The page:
When Jesus said that it is easier for a camel to pass through the eye of a needle than it is for a rich man to enter the Kingdom of God, it was a joke, but He wasn’t kidding. In modern language He could have said that it would easier to sell refrigerators to Eskimos; or maybe the rich man has a snowball’s chance in hell. It was that sort of statement. He went on to add; but anything is possible with God. This camel story appears three times in the Bible, so it was no casual comment.
That passage has worried me all my life and I think it comes down to the definition of “rich.” By the world’s standards, all Americans are rich. By my standards, anyone with more money than me is rich. I once thought that rich meant running water and flush toilets. Now I’m more inclined to think that it means gold-plated faucets.
My favorite recent definition of “rich” is to demonstrate our ability to be wasteful.
Not too many decades ago, if we owned land we used it to graze livestock, plant crops, or build something on it. Somebody decided that they could flagrantly demonstrate their wealth by setting aside a piece of prime real estate in front of their house. They would not graze cattle, or grow food, but just grow grass and then cut it down and throw it away. Now, just about everybody has a lawn, but few remember the purpose was to demonstrate that we are so wealthy that we have land to waste.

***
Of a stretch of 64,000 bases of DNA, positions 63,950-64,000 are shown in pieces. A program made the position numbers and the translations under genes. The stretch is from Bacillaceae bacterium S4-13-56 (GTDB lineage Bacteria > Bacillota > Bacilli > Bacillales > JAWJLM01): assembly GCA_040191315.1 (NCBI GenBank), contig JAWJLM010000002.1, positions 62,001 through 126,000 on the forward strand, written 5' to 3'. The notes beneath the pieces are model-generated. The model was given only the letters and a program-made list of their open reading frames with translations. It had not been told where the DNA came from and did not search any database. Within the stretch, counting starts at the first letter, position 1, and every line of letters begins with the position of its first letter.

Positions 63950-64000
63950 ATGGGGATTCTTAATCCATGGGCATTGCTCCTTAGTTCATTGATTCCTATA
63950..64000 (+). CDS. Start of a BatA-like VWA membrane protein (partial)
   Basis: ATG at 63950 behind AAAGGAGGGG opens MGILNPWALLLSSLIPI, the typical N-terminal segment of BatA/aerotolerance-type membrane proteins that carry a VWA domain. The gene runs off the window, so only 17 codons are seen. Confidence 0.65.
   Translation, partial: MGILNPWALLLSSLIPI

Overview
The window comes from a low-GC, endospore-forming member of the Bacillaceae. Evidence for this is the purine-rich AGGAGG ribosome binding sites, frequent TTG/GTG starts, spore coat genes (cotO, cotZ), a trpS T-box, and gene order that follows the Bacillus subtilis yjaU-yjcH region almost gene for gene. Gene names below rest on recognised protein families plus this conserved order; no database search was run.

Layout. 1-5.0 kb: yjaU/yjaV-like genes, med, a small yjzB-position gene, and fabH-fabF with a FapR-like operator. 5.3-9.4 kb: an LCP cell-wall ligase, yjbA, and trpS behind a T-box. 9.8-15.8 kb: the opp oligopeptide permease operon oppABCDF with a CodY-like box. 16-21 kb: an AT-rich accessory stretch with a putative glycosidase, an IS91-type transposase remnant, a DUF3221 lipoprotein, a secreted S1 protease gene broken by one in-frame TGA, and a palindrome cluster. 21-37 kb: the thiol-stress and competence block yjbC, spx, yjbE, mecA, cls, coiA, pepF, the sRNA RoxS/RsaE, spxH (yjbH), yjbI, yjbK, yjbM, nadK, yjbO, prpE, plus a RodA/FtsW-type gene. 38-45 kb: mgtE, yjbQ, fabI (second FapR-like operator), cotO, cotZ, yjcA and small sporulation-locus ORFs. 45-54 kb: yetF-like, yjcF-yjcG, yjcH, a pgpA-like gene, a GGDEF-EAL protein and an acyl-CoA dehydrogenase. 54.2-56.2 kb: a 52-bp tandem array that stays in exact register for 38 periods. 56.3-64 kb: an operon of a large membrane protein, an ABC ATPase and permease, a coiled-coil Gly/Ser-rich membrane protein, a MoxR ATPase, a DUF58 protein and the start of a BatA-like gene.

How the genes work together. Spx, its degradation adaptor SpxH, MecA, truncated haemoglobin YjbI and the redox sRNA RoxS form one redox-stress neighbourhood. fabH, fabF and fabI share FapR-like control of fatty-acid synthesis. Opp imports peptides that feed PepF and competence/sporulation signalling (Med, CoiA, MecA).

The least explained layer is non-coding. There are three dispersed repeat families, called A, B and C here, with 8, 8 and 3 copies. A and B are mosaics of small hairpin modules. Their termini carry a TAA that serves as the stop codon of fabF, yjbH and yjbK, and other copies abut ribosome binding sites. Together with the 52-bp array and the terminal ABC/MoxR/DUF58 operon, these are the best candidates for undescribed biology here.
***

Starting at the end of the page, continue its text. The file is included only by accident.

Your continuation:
When Jesus condemned the rich, I think He was referring to the flagrant waste of resources. Fast forward two thousand years. How do we flagrantly waste resources? Are we so rich that we never have to open a window but instead rely on heating and air conditioning to maintain an even temperature in our office buildings? Are we so rich that we can drive around in oversized vehicles that are too large for our purposes? Are we so rich that we not only set aside space to raise grass just to look at, but then use millions of gallons of water to keep it green, just to cut it down? Are we so rich that we can keep fifty gallons of water hot, just in case we need it, instead of heating water only when we want hot water? I could go on for a long time, but I think you get the idea.
In the Old Testament, in II Samuel 15:1 “Absalom provided for himself a chariot with horses and fifty men to run in front of him.” I laugh every time I read that because I know so many people who would do that if they could. I presume that in Absalom’s time that was the equivalent of as stretch limo. He used it to impress people and it apparently worked. If you haven’t heard of Absalom, it is because God was not nearly as impressed as the people were and he quickly met his demise.
King Solomon is depicted as one of the wisest and wealthiest men ever to have lived, but he died unhappy and dejected. His autobiographical poem, the “Book of Ecclesiastes,” often refers to the vanity of chasing after things.
Surveys indicate that if there is any correlation between wealth and happiness it is the opposite of what we might expect. The wealthiest people are often among the most unhappy. The lottery has destroyed more lives than it has ever brought happiness.
Is it possible for a rich man to enter the kingdom of heaven? Well, like Jesus said, “Anything is possible with God.”